I cannot imagine that the first information that you will ever receive about "the Feldenkrais method," aka "Awareness Through Movement" ("ATM") will come from reading Moshe Feldenkrais's 1972 AWARENESS THROUGH MOVEMENT: EASY-TO-DO HEALTH EXERCISES TO IMPROVE YOUR POSTURE, VISION, IMAGINATION, AND PERSONAL AWARENESS. This is not a book for novices.
I have not, alas, heard of a beginner's book called FELDENKRAIS FOR DUMMIES or AWARENESS THROUGH MOVEMENT FOR DUMMIES, either. At some point either in your classes, practice sessions or detached study of "ATM," you will, however, I predict, reach for, open the pages and draw much fruit from this book by the Master himself. But the book's fruit is not low-lying, nor will it fall into your lap without effort.
This is a book about noticing your body and its movements. You are shown through dozens of examples how to become aware of your eyelids as your muscles strive to keep them open, lest you fall asleep from boredom. You learn how to pay attention to your neck or your elbows, etc. If you ever pause and ask yourself, says Feldenkrais, "what am I doing?" and then try to describe it minutely and precisely in words, you probably cannot. At least not before you take part in formal ATM classes about noticing the linkages between staying awake, attending to a bodily movement (e. g., dropping your jaw), the emotions involved, the tensions, possibly the pain.
If there is pain, you are probably doing something wrong and you will be advised how to "shock" your old bad habits out of their rut and learn something new and better to replace them. Dr Moshe Feldenkrais prefaces his Part II "Doing to Understand" and its twelve practical lessons with sometimes knotty descriptions of human anatomy, bones, ligaments, muscles, of lungs and breathing, of the brain and its evolution through Rhinic and Lymbic toward characteristically human "Awareness". Much is made by Moshe Feldenkrais of "self-image" and how it limits what we think we can do. "If it hurts, I quit! Sitting up bolt upright like a heroine in a Jane Austen novel is just not who I am!" (a limiting self-image).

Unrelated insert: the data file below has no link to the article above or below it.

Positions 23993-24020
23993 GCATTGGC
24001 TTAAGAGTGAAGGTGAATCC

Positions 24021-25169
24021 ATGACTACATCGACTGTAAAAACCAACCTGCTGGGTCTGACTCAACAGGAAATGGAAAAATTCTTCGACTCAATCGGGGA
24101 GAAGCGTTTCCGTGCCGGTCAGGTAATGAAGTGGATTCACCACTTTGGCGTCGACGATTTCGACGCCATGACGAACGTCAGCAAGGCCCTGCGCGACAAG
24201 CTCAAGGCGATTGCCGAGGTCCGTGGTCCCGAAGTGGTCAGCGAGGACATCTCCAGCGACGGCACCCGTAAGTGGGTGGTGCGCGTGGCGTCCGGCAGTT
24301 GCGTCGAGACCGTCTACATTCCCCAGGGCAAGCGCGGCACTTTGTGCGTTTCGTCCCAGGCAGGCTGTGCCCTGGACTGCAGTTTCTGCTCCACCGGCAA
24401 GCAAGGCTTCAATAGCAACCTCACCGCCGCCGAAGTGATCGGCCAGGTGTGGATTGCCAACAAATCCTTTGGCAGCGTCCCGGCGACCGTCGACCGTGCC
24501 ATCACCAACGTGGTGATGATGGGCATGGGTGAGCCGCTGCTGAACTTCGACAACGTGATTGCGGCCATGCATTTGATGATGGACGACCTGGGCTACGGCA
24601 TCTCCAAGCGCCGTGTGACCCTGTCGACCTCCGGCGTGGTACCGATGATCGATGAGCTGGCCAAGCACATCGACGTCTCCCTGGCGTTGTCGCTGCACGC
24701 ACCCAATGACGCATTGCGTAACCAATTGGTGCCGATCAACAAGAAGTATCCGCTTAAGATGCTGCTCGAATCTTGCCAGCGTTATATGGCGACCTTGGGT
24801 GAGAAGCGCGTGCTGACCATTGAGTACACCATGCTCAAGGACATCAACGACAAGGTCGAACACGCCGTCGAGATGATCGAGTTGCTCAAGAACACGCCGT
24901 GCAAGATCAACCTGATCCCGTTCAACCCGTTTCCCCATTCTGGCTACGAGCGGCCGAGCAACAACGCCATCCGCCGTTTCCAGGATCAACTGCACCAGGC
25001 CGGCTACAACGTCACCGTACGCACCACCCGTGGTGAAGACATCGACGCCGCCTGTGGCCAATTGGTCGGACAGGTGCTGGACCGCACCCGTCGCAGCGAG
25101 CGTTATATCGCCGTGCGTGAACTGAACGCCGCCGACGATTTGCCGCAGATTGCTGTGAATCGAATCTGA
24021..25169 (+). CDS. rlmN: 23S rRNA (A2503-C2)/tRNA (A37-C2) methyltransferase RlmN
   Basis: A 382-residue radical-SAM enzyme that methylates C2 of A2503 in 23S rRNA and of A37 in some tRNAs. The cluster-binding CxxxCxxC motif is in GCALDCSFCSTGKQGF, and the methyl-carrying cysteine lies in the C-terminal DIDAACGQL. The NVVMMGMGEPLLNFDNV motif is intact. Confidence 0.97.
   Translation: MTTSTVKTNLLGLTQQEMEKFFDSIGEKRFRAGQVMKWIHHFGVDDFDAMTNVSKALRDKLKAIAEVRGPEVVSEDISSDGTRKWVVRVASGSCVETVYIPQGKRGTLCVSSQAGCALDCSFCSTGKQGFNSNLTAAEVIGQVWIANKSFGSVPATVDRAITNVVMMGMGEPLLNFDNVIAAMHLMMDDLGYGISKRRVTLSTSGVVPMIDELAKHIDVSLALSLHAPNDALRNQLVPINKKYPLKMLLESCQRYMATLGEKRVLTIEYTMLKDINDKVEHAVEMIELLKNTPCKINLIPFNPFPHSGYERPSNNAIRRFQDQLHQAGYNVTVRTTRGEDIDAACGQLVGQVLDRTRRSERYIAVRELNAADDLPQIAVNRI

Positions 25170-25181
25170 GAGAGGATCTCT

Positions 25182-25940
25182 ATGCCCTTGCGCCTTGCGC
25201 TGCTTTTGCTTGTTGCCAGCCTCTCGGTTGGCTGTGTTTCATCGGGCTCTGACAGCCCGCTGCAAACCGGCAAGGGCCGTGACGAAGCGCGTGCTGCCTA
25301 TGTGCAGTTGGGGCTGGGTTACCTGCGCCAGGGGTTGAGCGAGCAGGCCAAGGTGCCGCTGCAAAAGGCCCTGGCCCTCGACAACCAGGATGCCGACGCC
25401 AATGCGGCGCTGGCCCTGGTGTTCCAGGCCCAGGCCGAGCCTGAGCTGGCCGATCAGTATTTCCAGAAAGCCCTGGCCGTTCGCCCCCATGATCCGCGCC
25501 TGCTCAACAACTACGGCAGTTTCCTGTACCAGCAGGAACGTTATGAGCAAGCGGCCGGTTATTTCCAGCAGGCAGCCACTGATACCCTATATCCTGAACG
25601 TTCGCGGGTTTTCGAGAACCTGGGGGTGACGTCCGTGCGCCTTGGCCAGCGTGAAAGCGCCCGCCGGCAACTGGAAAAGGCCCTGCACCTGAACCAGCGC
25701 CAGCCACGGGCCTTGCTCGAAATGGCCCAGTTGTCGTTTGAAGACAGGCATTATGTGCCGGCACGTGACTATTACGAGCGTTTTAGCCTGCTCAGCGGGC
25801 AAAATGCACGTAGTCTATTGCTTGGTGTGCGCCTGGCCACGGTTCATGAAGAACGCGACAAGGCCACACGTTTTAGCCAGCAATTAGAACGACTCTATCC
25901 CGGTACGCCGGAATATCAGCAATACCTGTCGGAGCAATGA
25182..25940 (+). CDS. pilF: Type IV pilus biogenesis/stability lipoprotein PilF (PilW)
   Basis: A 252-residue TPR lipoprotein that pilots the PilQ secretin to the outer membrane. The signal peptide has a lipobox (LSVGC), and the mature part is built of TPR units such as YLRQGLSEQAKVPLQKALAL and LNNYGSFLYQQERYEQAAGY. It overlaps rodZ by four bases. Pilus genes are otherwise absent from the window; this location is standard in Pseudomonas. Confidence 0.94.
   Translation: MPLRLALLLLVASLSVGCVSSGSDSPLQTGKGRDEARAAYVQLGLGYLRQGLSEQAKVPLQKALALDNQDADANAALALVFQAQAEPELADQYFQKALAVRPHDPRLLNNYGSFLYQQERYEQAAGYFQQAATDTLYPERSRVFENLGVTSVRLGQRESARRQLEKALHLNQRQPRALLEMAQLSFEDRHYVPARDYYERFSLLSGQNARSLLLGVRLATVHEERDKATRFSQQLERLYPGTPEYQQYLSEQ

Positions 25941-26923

Ideally, adult human postures (while lying prone or supine, sitting, standing, or while walking, working, exercising) should feel effortless and pain free. If your current standing posture is not erect, a Feldenkrais instructor will show you how to make the correct posture habitual, effortless and painless through your growing aware of tiny differentiations that you and your muscles are systematically making both toward and away from that posture.
ATM is first and foremost brain work. But muscles, ligaments, imagination, memory, skeleton, breathing and emotion are also inseparable parts of a holistic approach to good posture. Breathing right is crucial as well. If you are accustomed to "bulling" your way through school or work or relationships by sheer will-power or through pure grit, then you are wasting precious energy unnecessarily. Notice that clenched jaw? Do you really need to do that in order to lift your right leg off the ground?
Let me conclude with a provocative image and theory from AWARENESS THROUGH MOVEMENT, Part II. Lesson 2 "What Action is Good?" There are a hundred or more equally challenging, provocative, informative paragraphs. For this is a very rich book. I hope that I have given you enough of its flavor for you to decide whether you are up to tackling just yet or postponing for later AWARENESS THROUGH MOVEMENT:
"The ideal path of action for the skeleton as it moves from one posture to another -- say, from sitting to standing or from lying to sitting -- is the path through which it would move if it had no muscles at all, if the bones were linked only by ligaments. In order to get up from the floor by the shortest and most efficient path, the body must be organized in such a way that the bones will follow the path indicated by a skeleton pulled up by its head. If they follow this path the muscular effort will be transmitted through the bones and all the effort of the pelvic muscles will be turned into useful work."
The substance of this book is FIVE STAR. The way it is presented, however, need not, in my opinion, be quite so erudite or dense. Hence my FOUR STAR overall rating.
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